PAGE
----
Defining Community: Buffalo and the 1915 New York State Census
Suggested Teaching Instructions
Topic: Interpreting census data, Diversity
Skills: Analyze primary sources, Determine key ideas of primary sources, Determine meanings of words in context
This document shows the demographics of residents of an area of Buffalo in 1915, occupations they held, and the impact of immigration on this community.
In 1915, Buffalo was a growing city whose economy depended upon industries that harnessed the area’s abundant water power. Immigrants came from all over the world to work in Buffalo’s mills, as well as to staff the service occupations that provided for the needs of the growing population. This 1915 New York State Census of Buffalo, housed at the New York State Library, contains a great deal of data on occupations, immigration patterns, households, and the neighborhood it comes from.
What does this document tell us about the nature of individuals, families, and communities in an important northeastern industrial center in 1915?
1. Read the census headings with the students to highlight the kinds of information that can be found in the document.
2. Model the analysis of the first five headings, showing the students what information can be interpreted from the entries. Discuss the entries, asking questions such as:
a. How are the people in this household related?
b. How many immigrants are there and where are they from?
c. How long have they been in the U.S. Are they citizens?
d. How old were they when they came to the U.S.?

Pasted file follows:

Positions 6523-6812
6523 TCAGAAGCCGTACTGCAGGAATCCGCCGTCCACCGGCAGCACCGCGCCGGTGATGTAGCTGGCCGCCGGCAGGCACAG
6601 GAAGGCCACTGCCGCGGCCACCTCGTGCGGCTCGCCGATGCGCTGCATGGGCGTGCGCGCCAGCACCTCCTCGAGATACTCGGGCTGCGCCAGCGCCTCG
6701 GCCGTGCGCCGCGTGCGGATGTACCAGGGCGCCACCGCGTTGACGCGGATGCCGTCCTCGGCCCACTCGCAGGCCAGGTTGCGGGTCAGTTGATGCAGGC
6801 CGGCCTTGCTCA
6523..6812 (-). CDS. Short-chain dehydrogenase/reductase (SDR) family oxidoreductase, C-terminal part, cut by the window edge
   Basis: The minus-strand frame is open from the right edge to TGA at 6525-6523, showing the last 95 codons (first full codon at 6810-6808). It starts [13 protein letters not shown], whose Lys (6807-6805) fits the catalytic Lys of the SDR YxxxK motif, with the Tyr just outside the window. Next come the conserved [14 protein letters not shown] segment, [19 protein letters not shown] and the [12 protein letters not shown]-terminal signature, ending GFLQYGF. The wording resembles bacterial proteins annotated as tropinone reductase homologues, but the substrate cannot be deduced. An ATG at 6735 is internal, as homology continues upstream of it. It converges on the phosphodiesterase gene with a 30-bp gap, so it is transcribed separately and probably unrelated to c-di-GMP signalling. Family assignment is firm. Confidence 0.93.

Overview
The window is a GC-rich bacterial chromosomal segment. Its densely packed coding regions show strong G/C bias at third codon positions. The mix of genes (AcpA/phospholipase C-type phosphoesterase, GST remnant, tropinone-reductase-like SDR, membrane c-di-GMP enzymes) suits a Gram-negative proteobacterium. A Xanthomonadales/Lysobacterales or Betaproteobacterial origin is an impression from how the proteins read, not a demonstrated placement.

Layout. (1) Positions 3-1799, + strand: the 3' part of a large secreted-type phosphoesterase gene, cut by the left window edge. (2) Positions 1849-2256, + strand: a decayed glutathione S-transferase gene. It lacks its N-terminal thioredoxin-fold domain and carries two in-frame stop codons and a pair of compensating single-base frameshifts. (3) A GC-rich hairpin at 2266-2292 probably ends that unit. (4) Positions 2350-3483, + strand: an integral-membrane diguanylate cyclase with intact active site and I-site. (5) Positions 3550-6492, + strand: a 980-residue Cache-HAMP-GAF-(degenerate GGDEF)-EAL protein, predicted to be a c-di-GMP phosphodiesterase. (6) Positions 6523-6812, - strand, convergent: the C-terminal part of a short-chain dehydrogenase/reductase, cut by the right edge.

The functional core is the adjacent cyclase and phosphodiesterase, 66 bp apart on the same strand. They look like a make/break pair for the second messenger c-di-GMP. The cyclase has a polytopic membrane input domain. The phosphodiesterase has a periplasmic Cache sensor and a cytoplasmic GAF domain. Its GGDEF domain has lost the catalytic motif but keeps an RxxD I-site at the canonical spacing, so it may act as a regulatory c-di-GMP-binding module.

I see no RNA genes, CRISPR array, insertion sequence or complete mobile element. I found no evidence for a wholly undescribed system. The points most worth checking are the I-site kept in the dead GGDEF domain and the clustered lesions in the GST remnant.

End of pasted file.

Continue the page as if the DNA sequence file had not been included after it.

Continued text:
e. What kinds of occupations do the people in this household have?
3. Introduce the “Census Analysis” graphic organizer to the students. Explain that the organizer can help them keep track of information as they read and analyze it.
4. Have students work individually or in partners to complete the graphic organizer.
5. As a group, share some conclusions about what life was like in this community in 1915.
Exit Activity/Check for Understanding:
1. Students choose a person from the census and write a diary entry from his/her perspective about his/her daily life. The entry should be at least one paragraph long. Collect the paragraphs as students finish.
Optional Extension Activity
The following activity could be completed in order to extend students’ thinking and encourage them to make connections:
1. Research widely held jobs in your community or look up a recent census. How are today’s jobs different from the occupations held by Buffalo residents in 1915?
2. Speak to a person who immigrated to this country. Ask where their native country is and why they decided to leave. Why would immigrants have come to Buffalo in 1915? Did the person you interviewed come for similar or different reasons? If possible, record the interviews and then combine them into a class video about NYS immigration.